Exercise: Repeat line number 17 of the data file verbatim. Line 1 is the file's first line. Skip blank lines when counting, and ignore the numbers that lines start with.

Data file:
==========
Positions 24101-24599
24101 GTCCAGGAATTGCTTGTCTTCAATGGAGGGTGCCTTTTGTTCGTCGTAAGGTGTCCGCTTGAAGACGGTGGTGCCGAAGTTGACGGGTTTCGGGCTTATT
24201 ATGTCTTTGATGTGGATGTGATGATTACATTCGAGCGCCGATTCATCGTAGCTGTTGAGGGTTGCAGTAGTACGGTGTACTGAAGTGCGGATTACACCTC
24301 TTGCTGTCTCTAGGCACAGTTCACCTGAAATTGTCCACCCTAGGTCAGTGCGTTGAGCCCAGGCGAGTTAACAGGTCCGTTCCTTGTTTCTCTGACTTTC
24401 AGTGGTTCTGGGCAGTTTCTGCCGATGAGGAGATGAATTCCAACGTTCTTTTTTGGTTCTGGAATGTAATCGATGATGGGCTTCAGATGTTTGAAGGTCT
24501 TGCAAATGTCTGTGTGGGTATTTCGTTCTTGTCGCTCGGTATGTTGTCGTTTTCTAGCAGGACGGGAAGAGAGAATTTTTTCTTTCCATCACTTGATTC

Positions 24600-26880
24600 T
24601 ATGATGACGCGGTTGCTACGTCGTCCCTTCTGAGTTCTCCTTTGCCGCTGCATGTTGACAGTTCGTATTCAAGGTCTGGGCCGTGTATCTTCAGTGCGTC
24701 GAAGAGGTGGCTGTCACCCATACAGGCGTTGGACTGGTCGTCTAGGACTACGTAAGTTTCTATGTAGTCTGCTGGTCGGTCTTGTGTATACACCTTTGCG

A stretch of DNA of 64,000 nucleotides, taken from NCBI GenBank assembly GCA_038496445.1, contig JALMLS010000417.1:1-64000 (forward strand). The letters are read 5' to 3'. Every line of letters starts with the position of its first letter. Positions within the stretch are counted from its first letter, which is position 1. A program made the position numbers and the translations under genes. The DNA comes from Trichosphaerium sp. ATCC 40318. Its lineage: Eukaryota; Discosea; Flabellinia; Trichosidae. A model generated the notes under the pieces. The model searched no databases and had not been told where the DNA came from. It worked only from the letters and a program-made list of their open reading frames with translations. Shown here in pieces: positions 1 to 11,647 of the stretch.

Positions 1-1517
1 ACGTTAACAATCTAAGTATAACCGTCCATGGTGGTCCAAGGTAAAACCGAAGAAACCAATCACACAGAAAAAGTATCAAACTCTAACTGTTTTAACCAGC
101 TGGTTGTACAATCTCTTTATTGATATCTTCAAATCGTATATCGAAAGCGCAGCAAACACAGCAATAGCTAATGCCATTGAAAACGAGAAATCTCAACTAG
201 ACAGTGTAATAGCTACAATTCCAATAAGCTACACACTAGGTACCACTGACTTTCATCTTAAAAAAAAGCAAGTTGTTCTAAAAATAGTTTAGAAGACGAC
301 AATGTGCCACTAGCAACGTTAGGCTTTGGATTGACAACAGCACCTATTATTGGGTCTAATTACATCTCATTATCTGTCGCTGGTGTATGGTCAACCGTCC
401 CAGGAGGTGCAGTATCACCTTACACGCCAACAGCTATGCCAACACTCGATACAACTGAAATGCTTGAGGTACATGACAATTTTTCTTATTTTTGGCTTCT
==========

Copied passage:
401 CAGGAGGTGCAGTATCACCTTACACGCCAACAGCTATGCCAACACTCGATACAACTGAAATGCTTGAGGTACATGACAATTTTTCTTATTTTTGGCTTCT